As the effects of the citywide coronavirus shutdown continue to ripple throughout the restaurant industry, operators have tried to find solutions to the dire financial situations they now face: selling delivery and takeout food with skeleton crews, taking advantage of temporarily relaxed liquor laws to sell alcohol for customers to take to go, transforming their restaurants into boutique grocers, and establishing crowdfunding initiatives for their employees. Regardless, the most ominous projections indicate three out of every four independent restaurants simply won’t reopen.
“A lot of places are going to close,” says James Kent, the chef at Lower Manhattan’s Crown Shy. “It’s a tough business, and those on the brink probably won’t make it.”
To help prevent that warning from becoming a reality, Kent and the city’s other industry leaders have mobilized in an effort to protect New York State’s 30,000 independent restaurants and the industry’s 500,000 workers.
The most effective, fast-moving action is a three-tiered approach: A group called the Independent Restaurant Coalition, which formed just last week, works at the federal level. The newly formed Relief Opportunities for All Restaurants (ROAR) works with Governor Cuomo’s office at the state level. And the New York City Hospitality Alliance works at the city level with Mayor Bill de Blasio’s office. Stephanie Cutter, the founding partner of Precision Strategies in Washington, D.C., started working with the IRC last week too, helping out with its messaging. And, she says, she’s impressed with the groups’ efficiency: “These guys are working together. They’re all connected.”
These efforts got underway after Governor Cuomo ordered the state’s restaurants closed on March 16. The chef Andrew Carmellini said he realized that the situation was dire when “I saw a press conference from the White House that mentioned bailouts for industries that don’t employ one percent of what we do as an industry — that was infuriating.” Camilla Marcus, the owner of the Soho café west~bourne, immediately began coordinating with dozens of prominent restaurateurs, including Carmellini and Tom Colicchio. One of her biggest goals, she says, is to secure financing and legislation that protects “all the restaurants across the city and state” and increases unemployment funds.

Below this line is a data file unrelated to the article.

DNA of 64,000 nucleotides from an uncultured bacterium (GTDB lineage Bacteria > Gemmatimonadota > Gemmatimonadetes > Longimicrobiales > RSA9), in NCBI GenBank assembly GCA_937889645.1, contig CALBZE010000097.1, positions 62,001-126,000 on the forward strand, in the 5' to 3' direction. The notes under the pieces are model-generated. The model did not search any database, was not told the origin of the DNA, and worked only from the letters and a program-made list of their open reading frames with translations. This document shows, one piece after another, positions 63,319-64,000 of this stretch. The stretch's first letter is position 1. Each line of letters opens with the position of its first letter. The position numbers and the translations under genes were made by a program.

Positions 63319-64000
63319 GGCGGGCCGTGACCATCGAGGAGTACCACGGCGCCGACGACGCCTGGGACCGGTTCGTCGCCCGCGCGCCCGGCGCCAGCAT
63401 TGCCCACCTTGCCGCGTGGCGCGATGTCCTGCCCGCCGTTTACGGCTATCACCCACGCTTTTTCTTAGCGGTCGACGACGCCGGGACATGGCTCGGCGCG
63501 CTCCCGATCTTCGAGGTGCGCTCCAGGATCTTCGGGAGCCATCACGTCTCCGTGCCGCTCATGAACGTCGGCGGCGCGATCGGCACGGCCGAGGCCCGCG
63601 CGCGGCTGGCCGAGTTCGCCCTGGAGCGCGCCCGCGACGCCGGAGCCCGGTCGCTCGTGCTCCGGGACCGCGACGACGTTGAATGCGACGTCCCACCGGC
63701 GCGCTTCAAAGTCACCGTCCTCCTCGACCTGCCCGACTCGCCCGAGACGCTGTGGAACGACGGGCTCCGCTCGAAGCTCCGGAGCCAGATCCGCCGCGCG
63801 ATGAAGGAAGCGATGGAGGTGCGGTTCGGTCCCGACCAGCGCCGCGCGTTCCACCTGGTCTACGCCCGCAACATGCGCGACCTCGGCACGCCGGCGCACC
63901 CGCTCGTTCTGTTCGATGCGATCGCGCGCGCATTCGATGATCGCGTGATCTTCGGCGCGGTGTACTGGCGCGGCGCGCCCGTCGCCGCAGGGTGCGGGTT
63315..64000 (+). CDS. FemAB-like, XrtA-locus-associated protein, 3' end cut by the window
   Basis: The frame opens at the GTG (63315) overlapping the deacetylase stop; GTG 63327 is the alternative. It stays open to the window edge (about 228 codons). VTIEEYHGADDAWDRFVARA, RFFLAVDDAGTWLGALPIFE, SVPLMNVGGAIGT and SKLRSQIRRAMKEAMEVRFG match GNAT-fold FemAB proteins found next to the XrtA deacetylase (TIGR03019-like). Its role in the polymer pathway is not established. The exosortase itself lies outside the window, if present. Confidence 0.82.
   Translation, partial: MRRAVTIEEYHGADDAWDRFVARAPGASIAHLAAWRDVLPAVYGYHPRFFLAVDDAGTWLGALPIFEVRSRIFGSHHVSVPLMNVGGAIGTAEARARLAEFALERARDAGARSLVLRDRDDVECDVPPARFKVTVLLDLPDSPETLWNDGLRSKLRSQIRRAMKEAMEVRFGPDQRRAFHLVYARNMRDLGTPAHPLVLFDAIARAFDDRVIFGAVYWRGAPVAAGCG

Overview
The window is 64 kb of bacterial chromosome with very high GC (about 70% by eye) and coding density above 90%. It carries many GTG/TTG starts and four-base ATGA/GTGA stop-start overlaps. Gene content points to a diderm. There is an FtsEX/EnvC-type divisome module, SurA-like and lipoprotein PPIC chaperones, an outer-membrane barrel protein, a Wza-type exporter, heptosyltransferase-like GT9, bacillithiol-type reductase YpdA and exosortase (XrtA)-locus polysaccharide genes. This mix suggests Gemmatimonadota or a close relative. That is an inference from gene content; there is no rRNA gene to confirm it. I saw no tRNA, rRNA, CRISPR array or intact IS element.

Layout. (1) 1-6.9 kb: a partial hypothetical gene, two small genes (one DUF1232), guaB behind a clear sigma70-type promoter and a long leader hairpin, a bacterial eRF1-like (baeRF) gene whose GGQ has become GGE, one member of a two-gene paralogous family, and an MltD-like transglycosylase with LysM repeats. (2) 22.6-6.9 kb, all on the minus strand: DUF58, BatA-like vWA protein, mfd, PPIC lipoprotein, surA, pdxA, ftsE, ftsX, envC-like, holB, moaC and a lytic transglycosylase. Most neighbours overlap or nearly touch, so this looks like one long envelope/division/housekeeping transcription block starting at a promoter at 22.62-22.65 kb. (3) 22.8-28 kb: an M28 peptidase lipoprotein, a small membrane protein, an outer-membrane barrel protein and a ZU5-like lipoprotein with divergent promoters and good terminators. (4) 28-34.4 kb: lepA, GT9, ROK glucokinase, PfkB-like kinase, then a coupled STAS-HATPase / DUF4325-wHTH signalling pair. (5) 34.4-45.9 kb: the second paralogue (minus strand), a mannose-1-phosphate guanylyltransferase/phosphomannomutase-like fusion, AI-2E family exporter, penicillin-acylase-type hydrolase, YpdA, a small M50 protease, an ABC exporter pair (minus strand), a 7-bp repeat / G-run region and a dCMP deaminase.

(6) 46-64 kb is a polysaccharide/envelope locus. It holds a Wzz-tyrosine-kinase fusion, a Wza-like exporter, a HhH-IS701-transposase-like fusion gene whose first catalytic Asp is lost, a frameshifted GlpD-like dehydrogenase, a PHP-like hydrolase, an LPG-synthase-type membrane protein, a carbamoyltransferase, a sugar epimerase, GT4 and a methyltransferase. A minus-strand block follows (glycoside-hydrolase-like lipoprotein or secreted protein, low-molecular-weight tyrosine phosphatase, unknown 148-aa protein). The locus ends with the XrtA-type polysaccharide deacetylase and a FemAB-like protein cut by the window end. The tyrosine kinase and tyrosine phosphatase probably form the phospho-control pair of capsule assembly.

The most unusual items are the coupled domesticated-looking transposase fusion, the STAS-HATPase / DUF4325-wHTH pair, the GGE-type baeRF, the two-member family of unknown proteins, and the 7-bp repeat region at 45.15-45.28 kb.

Yesterday, a widely shared Times op-ed from the groups laid out the stakes facing the industry. This morning’s announcement of a $2 trillion federal aid package, which the AP reports offers checks paid directly to workers, plus “$600 per week to normal state benefits for up to four months and provides an additional 13 weeks of benefits to 39 weeks of regular unemployment insurance,” already feels like it could be a big win for the groups and offers at least a glimmer of hope.
“We organized, called on Congress to act — and they listened,” says Carmellini, who offered the comment while also joining his peers in mourning the sudden loss of the chef Floyd Cardoz. “The things we fought for are in this bill: loan forgiveness, changing the employment size limit so income grant relief can reach more restaurants, and ensuring restaurants that closed as early as February because of the pandemic are eligible for assistance.” He adds, “There is a lot more work to do, but this is a big first step.”
All told, the groups’ size and community bonds work to their advantage, helping get things done quickly. ROAR and NYC Hospitality, Crown Shy co-owner Jeff Katz says, have already worked together effectively to get some tax relief to restaurant owners, delaying a required payment. “Essentially,” Katz explains, “it was an interest-free loan for a few months.” He adds, “It was a great action that helped a lot of restaurants.”
Meanwhile, other efforts have been established to fill an even more basic need: feeding workers who need a meal and a reminder that their community is still there for them. Through grants made possible by the chef-led Lee Initiative and Maker’s Mark, the Brooklyn restaurants Gertie and Olmsted will be able to offer free meals to industry folks.
Combined, these actions are still not yet enough to save an industry that was essentially eliminated overnight, but the swift progress made to date is promising, and it’s a testament to the people whose careers are defined by hustling with little to no resources. “We’re going to come back,” Katz says, optimistically. “And we’re going to come back better than ever so that people have a place to celebrate life again.”